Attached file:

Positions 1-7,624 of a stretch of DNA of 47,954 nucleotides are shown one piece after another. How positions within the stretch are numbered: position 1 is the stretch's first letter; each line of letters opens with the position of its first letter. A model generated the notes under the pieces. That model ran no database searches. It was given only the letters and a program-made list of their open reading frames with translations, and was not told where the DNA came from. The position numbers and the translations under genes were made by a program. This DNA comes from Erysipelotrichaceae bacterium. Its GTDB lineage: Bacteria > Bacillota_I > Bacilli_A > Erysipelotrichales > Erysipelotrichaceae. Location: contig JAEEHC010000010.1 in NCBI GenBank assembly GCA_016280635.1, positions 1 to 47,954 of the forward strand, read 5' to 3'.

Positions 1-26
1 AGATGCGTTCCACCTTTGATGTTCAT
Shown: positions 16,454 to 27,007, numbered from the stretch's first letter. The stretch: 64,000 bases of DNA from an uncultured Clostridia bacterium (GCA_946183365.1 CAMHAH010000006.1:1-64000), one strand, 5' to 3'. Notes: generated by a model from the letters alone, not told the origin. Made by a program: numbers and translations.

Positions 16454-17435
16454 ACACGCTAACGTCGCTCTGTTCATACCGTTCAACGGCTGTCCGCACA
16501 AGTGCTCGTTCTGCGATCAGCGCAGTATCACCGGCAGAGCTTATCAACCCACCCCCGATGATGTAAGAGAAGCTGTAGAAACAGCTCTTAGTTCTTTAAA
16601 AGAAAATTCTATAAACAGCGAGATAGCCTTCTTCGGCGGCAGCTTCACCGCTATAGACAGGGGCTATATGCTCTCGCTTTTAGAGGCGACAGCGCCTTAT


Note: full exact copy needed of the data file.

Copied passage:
Positions 1-7,624 of a stretch of DNA of 47,954 nucleotides are shown one piece after another. How positions within the stretch are numbered: position 1 is the stretch's first letter; each line of letters opens with the position of its first letter. A model generated the notes under the pieces. That model ran no database searches. It was given only the letters and a program-made list of their open reading frames with translations, and was not told where the DNA came from. The position numbers and the translations under genes were made by a program. This DNA comes from Erysipelotrichaceae bacterium. Its GTDB lineage: Bacteria > Bacillota_I > Bacilli_A > Erysipelotrichales > Erysipelotrichaceae. Location: contig JAEEHC010000010.1 in NCBI GenBank assembly GCA_016280635.1, positions 1 to 47,954 of the forward strand, read 5' to 3'.

Positions 1-26
1 AGATGCGTTCCACCTTTGATGTTCAT
Shown: positions 16,454 to 27,007, numbered from the stretch's first letter. The stretch: 64,000 bases of DNA from an uncultured Clostridia bacterium (GCA_946183365.1 CAMHAH010000006.1:1-64000), one strand, 5' to 3'. Notes: generated by a model from the letters alone, not told the origin. Made by a program: numbers and translations.

Positions 16454-17435
16454 ACACGCTAACGTCGCTCTGTTCATACCGTTCAACGGCTGTCCGCACA
16501 AGTGCTCGTTCTGCGATCAGCGCAGTATCACCGGCAGAGCTTATCAACCCACCCCCGATGATGTAAGAGAAGCTGTAGAAACAGCTCTTAGTTCTTTAAA
16601 AGAAAATTCTATAAACAGCGAGATAGCCTTCTTCGGCGGCAGCTTCACCGCTATAGACAGGGGCTATATGCTCTCGCTTTTAGAGGCGACAGCGCCTTAT